The Toronto Blue Jays entered Wednesday with the fourth-worst record in baseball — better than only the Kansas City Royals, Detroit Tigers, and Baltimore Orioles. Still, the Blue Jays haven’t fully committed to the future yet. To their credit, they have brought up Vladimir Guerrero Jr. and Cavan Biggio, but Bo Bichette — arguably the second-best shortstop prospect in the game — remains in Triple-A, where he’s hitting .305/.364/.486 through 45 games this season.
Bichette’s absence from the majors was easier to explain earlier in the season, when he missed significant time due to a fractured hand. He’s since proved hearty and hale, however — so why isn’t he in the Show, learning the ropes next to his former minor-league teammates? It’s a question he’s asking himself, as the Blue Jays have not communicated to him what he needs to do in order to trigger his long-awaited promotion. Here’s part of what Bichette told Sportsnet this week:
“Yeah, I’ve done everything they asked me to do,” Bichette said in an interview with Sportsnet. “I’ve performed, I’ve put up numbers. I’ve gotten better offensively, defensively, base-running, as an athlete, as a teammate. Everything they’ve asked me to do, I’ve done for the past three years.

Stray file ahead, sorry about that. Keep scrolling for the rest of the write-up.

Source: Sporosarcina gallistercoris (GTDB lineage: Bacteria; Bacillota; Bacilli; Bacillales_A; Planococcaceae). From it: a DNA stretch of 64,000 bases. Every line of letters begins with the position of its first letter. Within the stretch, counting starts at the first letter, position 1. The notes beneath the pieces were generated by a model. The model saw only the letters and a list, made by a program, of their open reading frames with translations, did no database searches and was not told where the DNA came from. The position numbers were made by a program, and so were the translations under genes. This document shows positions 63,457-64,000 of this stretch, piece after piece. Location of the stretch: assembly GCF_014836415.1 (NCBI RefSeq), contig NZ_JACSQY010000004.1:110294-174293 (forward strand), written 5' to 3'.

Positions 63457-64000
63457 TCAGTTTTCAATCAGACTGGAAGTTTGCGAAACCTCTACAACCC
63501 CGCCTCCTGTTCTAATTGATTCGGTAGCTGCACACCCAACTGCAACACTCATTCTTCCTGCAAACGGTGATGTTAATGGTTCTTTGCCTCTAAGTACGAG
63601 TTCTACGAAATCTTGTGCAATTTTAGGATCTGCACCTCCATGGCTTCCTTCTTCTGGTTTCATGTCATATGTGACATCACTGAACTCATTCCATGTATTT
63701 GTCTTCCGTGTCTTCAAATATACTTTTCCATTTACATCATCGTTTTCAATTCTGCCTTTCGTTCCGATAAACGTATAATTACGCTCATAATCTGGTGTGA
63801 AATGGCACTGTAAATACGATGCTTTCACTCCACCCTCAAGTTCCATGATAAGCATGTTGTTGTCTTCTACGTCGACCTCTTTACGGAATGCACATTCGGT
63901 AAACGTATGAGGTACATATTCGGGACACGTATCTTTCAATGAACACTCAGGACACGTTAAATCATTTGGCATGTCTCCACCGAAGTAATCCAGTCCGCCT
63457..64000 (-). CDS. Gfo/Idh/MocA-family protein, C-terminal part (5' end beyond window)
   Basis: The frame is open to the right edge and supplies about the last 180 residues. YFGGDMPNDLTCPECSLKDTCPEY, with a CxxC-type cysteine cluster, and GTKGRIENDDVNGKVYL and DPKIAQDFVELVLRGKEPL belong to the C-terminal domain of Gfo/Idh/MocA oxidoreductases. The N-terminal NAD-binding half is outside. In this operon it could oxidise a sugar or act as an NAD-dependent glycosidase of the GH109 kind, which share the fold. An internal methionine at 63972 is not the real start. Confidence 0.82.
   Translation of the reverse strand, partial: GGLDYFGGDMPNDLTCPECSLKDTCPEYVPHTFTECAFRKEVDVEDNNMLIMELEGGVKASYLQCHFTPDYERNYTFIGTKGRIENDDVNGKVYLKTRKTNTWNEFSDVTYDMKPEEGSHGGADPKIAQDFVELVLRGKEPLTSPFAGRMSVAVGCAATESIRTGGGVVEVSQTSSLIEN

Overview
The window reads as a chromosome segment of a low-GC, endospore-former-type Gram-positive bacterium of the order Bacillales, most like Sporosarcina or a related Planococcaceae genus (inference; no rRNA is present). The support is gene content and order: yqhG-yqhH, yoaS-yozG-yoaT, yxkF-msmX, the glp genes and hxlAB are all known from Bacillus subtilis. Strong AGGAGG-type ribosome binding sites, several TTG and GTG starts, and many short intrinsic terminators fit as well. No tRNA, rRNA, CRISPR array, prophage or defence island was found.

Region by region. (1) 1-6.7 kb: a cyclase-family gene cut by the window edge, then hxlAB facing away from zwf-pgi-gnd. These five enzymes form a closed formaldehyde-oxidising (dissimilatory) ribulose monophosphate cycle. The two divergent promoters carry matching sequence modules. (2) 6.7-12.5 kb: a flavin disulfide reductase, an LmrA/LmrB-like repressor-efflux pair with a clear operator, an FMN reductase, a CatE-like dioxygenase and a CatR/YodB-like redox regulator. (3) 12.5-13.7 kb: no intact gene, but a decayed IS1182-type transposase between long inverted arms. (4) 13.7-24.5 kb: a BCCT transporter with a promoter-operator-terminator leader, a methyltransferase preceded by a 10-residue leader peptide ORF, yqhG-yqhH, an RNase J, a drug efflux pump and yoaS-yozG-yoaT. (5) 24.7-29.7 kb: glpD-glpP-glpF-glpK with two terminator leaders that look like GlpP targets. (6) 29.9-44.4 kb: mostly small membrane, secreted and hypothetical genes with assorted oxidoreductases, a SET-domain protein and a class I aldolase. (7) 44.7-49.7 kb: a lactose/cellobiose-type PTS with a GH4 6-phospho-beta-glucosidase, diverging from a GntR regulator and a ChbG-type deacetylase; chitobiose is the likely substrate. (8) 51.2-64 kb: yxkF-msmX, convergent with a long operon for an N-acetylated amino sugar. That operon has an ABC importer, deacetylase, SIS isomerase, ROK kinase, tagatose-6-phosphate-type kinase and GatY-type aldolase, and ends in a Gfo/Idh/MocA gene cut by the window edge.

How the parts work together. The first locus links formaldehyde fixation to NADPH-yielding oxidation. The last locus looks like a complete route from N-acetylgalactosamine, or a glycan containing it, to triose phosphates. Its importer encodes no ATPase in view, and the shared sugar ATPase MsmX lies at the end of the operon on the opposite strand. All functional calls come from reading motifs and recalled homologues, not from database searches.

“So, if I’m not ready in their mind, there’s something new that they need to tell me I need to get better at.”
From the Blue Jays perspective, the argument probably concerns their trade deadline plans. Right now, Eric Sogard and Freddy Galvis are playing surprisingly well. Neither figures to sustain their current pace (Sogard has a 131 OPS+; Galvis is at 103), but maybe the Blue Jays can convince some contender to trade for them between now and July 31. As a result, benching or minimizing their roles now — two weeks from the deadline — is counterproductive.
The obvious retort is: if you’re worried about Eric Sogard’s trade value then you’re too far in the weeds — and you’re risking angering an important piece of your future core for no good reason.
Because this is a Mark Shapiro-led team, it’s fair to wonder about the service-time implications. The Super Two threshold has passed, though, meaning the Blue Jays stand to gain no additional control. They can’t further suppress Bichette’s earning potential unless they do something absurd, like keeping him down deep into next spring.
As such, our guess is that the Blue Jays are indeed worried about their veterans’ trade values, as silly and pointless as that sounds. Our advice to the Blue Jays is to communicate as much to Bichette, because when a player is saying things like “If they call me up at 30 instead of 21, I’ll be a better player at 30,” it means he’s probably not going to take kindly to being left in the dark (and/or the minors) for much longer.